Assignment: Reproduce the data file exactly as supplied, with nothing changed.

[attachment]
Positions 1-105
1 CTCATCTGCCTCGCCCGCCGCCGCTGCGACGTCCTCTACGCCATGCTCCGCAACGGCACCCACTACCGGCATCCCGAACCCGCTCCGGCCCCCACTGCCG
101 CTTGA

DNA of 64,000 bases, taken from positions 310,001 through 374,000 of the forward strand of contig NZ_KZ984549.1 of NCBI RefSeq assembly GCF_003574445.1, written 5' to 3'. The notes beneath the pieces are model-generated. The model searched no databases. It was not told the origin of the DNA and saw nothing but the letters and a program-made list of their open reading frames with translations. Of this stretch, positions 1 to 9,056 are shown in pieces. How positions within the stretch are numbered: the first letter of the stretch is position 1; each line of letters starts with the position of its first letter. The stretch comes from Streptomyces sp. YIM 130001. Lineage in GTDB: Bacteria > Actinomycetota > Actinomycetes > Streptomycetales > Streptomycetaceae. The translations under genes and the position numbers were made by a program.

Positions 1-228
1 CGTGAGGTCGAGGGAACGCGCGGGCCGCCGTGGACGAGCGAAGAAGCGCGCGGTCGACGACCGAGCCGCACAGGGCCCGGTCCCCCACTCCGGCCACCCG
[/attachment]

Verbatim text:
Positions 1-105
1 CTCATCTGCCTCGCCCGCCGCCGCTGCGACGTCCTCTACGCCATGCTCCGCAACGGCACCCACTACCGGCATCCCGAACCCGCTCCGGCCCCCACTGCCG
101 CTTGA

DNA of 64,000 bases, taken from positions 310,001 through 374,000 of the forward strand of contig NZ_KZ984549.1 of NCBI RefSeq assembly GCF_003574445.1, written 5' to 3'. The notes beneath the pieces are model-generated. The model searched no databases. It was not told the origin of the DNA and saw nothing but the letters and a program-made list of their open reading frames with translations. Of this stretch, positions 1 to 9,056 are shown in pieces. How positions within the stretch are numbered: the first letter of the stretch is position 1; each line of letters starts with the position of its first letter. The stretch comes from Streptomyces sp. YIM 130001. Lineage in GTDB: Bacteria > Actinomycetota > Actinomycetes > Streptomycetales > Streptomycetaceae. The translations under genes and the position numbers were made by a program.

Positions 1-228
1 CGTGAGGTCGAGGGAACGCGCGGGCCGCCGTGGACGAGCGAAGAAGCGCGCGGTCGACGACCGAGCCGCACAGGGCCCGGTCCCCCACTCCGGCCACCCG